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Published: Tuesday, August 06, 2019 @ 6:00 AM
— Anthony Tomlinson knows the streets around Grocery Lane in Old North Dayton well.
His dad once lived on Valley Street and he remembers basketball and baseball games played on the grounds of a now-closed school located nearby.
“I used to run around in that area,” Tomlinson said.
The 1998 Belmont High School grad took it personally when the worst of 15 tornadoes to roll through the Dayton area on Memorial Day hit the neighborhood, parts of which now resemble a war zone.
Like so many in the wake of the storms, Tomlinson and business partner James Webster did what they could to help.
The owners of Chief Screen Printing at 4025 Marshall Road in Kettering started making and selling Dayton Strong T-shirts.
Thus far, the business launched in early 2017 and named for Webster’s late father — retired Chief Master Sgt. Roy Webster — has sold about 800 shirts for $15 each, donating $8, the profit after cost, to The Foodbank.
“I had friends and family member affected,” Tomlinson, now a Kettering resident, said. “I can’t physically go there during work hours. So it is a way for us to print shirts and contribute.”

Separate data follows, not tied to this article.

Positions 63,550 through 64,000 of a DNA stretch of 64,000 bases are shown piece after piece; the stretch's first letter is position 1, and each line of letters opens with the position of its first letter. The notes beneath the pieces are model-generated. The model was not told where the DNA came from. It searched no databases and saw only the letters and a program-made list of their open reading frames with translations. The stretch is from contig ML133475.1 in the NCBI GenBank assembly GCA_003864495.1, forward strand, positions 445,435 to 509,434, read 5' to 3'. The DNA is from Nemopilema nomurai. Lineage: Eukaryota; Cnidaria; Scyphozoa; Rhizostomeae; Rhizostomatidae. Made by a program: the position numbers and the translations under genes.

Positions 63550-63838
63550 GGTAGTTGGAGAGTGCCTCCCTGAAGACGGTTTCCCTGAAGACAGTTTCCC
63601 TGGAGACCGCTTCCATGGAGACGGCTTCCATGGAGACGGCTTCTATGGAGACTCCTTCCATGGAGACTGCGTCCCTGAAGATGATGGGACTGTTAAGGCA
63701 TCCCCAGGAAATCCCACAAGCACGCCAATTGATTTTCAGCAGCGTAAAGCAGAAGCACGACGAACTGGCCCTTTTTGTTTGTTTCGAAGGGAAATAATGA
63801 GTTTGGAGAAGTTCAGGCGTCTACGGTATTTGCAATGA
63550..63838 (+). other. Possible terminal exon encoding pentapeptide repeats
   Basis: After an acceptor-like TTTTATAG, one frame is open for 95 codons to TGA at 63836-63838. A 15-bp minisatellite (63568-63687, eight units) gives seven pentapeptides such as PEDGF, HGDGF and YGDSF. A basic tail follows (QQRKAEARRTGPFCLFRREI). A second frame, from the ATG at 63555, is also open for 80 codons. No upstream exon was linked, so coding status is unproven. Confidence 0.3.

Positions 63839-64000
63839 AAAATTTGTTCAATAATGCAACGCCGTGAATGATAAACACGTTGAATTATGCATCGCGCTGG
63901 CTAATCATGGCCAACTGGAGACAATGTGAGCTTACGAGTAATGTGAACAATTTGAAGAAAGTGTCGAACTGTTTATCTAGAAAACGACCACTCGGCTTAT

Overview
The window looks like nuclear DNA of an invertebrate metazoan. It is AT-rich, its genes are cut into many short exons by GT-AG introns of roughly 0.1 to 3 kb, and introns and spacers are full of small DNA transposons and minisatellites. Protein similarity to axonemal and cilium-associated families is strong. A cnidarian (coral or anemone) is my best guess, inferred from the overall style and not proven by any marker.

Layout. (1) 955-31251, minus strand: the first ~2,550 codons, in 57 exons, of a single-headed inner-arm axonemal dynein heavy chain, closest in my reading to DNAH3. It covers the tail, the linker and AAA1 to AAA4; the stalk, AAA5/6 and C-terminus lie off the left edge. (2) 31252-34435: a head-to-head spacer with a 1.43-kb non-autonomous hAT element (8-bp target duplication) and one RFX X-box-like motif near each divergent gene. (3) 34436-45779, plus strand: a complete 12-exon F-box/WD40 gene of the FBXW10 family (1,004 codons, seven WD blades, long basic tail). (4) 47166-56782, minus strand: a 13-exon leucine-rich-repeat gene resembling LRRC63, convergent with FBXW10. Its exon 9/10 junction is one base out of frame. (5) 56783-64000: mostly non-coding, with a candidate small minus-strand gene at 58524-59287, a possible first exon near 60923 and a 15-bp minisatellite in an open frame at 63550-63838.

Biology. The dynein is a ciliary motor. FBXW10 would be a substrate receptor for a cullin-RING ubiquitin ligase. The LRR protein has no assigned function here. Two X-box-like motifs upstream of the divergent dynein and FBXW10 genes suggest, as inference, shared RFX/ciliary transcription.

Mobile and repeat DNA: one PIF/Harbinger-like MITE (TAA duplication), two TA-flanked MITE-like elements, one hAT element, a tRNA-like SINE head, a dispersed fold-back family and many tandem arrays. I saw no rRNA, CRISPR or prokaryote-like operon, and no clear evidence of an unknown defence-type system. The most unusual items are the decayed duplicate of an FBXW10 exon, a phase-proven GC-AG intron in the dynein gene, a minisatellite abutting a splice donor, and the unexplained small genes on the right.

>> Tornado relief: How you can help
Nearly $5,500 has been raised for the nonprofit that provides supplies for more than 100 member food pantries, community kitchens and shelters that serve as the charitable hunger relief network in Montgomery, Greene and Preble counties.
Chief Screen Printing continues to sell the shirts.
Tomlinson said former Daytonians have requested the shirts from all over the country.
Tomlinson said he knows personally the good work The Foodbank does.
“I used them when I was a kid,” he said. “My mother was a single mother and she used them to get by.”
Webster said the shirts will be sold as long as possible because the need remains, even though many have moved on to other things.
“The first month or two everyone was gangbusters,” Webster said. “Go three or four months out and they (nonprofits) are back to getting help from their base supporters.”
Days have ticked on, but the community has not yet healed, Tomlinson said.
“There are still people who need help,” he said.